People’s Health gala
What happens when you combine local medical professionals, healthcare promoters, volunteers, donors, and a Summit County Council-elect? No, not a belated post-election party. It’s the annual People’s Health Clinic (PHC) community celebration.
On Monday, Nov. 17 from 5:30 to 8:30 p.m., the People’s Health Clinic will host an evening of music, mingling and merriment at Temple Har Shalom in Park City.
"It’s basically a get-together to celebrate the fact that we’ve been able to help the uninsured with medical care and education for another year," says PHC Community Outreach Director Terry Moffitt. The gala, which is free and open to the public, is PHC’s main fundraising event of the year.
The celebration will feature live music by Big Time Jazz, a group of talented musicians from Park City High School, plus appetizers, refreshments and a PHC trivia contest with prizes. PHC Executive Director Dr. John Hanrahan, who was recently elected to the Summit County Council, will deliver a "State of the People’s Health Clinic" speech addressing financial needs and plans for the future.
With the economy in flux, Moffitt explains that it’s been a "double whammy" for the clinic. Donations and grants are down, but patient visits are at an all-time high. According to Hanrahan, October was the busiest month in the clinic’s history with over 400 patients. The clinic is also admitting record numbers of new patients who have lost their jobs or can’t afford private health care plans.
Although there’s no pressure to donate, Moffitt says she hopes people will be inclined to make a contribution. "We’re hoping people in the community will realize that they can make choices to do without and help those who have no safety net to fall back on," she says. "People forget that when you keep people in the community healthy, it keeps the schools, restaurants and public places healthy – everyone benefits."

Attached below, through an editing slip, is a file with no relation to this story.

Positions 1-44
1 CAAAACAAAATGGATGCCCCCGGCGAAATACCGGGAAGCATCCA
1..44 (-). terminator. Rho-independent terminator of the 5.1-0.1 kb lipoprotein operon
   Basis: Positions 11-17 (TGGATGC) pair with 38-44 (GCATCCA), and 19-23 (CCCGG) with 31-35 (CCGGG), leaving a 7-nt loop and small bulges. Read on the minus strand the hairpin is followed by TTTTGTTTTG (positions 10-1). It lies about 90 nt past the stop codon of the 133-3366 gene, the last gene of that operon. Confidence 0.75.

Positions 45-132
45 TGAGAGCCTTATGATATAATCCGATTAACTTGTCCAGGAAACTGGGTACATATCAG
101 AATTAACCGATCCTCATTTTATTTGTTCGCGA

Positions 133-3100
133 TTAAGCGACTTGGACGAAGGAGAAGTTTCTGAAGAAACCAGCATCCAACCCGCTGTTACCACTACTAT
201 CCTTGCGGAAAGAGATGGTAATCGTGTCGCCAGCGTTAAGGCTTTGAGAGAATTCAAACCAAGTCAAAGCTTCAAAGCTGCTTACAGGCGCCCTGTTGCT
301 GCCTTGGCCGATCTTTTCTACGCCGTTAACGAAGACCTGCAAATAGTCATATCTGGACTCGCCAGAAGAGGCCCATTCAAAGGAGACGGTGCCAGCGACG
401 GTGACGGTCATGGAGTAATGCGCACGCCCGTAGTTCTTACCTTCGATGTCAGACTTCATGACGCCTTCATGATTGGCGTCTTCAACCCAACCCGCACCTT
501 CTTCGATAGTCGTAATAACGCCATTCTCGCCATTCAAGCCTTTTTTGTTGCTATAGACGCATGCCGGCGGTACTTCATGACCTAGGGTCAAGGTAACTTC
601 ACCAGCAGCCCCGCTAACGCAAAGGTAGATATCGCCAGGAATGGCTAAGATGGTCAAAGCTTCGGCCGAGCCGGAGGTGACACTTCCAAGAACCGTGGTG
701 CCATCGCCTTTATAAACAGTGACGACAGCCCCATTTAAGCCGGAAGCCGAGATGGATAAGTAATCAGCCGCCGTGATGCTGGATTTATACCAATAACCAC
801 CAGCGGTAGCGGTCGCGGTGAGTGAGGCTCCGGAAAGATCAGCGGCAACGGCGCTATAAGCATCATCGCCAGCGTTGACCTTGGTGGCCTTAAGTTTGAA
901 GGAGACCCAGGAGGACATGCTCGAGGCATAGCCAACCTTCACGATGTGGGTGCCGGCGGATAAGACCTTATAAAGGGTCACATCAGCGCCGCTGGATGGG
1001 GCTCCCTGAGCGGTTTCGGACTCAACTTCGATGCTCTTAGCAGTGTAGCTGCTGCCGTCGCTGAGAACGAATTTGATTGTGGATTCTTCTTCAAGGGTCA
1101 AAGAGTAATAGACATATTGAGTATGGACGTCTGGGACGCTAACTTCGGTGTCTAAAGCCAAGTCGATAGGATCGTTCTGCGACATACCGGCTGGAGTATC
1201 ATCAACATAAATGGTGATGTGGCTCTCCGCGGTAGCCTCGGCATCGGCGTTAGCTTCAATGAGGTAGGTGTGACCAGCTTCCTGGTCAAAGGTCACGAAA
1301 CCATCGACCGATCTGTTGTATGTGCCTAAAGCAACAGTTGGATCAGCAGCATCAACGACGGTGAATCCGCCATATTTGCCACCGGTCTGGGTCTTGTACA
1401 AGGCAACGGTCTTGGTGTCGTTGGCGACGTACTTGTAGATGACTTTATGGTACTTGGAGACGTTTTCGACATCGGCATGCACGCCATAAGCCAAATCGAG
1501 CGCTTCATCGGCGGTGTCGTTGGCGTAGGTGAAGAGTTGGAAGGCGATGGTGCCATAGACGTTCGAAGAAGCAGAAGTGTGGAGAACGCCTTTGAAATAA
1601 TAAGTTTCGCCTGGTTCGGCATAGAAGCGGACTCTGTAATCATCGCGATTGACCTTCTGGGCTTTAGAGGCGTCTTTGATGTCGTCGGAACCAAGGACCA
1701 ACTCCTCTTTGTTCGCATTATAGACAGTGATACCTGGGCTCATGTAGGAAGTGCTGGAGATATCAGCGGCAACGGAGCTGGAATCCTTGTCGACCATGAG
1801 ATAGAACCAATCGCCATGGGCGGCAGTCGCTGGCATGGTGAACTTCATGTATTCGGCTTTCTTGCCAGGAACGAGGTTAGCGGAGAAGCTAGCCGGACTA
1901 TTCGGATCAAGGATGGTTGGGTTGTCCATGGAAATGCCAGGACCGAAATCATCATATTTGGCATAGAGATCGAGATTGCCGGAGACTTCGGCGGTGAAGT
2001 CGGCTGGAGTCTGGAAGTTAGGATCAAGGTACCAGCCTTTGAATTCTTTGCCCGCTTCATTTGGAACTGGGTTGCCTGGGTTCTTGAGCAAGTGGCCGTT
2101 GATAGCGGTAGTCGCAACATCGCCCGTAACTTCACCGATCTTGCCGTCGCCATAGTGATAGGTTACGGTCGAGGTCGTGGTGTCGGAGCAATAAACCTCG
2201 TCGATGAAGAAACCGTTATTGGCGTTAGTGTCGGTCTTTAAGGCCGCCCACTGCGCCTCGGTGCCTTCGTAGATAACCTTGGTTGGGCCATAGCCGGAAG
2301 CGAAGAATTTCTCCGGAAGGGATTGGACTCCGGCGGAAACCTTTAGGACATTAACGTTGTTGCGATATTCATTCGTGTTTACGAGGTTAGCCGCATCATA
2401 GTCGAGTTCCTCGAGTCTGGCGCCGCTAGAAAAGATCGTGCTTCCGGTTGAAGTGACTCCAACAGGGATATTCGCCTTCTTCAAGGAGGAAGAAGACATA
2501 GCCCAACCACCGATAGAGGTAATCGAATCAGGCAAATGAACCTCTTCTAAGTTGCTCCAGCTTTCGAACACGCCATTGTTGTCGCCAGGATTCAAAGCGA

Proceeds from the event will fund operating costs for the clinic including medical equipment and supplies, lab tests, salaries for paid employees, office supplies and rent.
Hanrahan says the clinic has not experienced a drop in volunteers, but with the recent surge in patient visits, the need is greater than ever. Medical know-how isn’t a prerequisite for volunteers. Those without a background in medicine can help with Spanish translation, reception duties, fundraising and event planning. "There’s a lot of need in all different realms," says Hanrahan.
The event on Monday night is free, very casual and drop-in friendly. "Anyone and everyone is welcome to attend," Hanrahan says. Moffitt adds that she’d love to see some new faces this year. Donations and pledges will be accepted throughout the evening, and volunteer sign-ups will be provided. For more information or to RSVP, call the People’s Health Clinic at 615-7822 or visit http://www.peopleshealthclinic.org . Temple Har Shalom is located directly across from St. Mary’s Catholic Church off of Highway 224.
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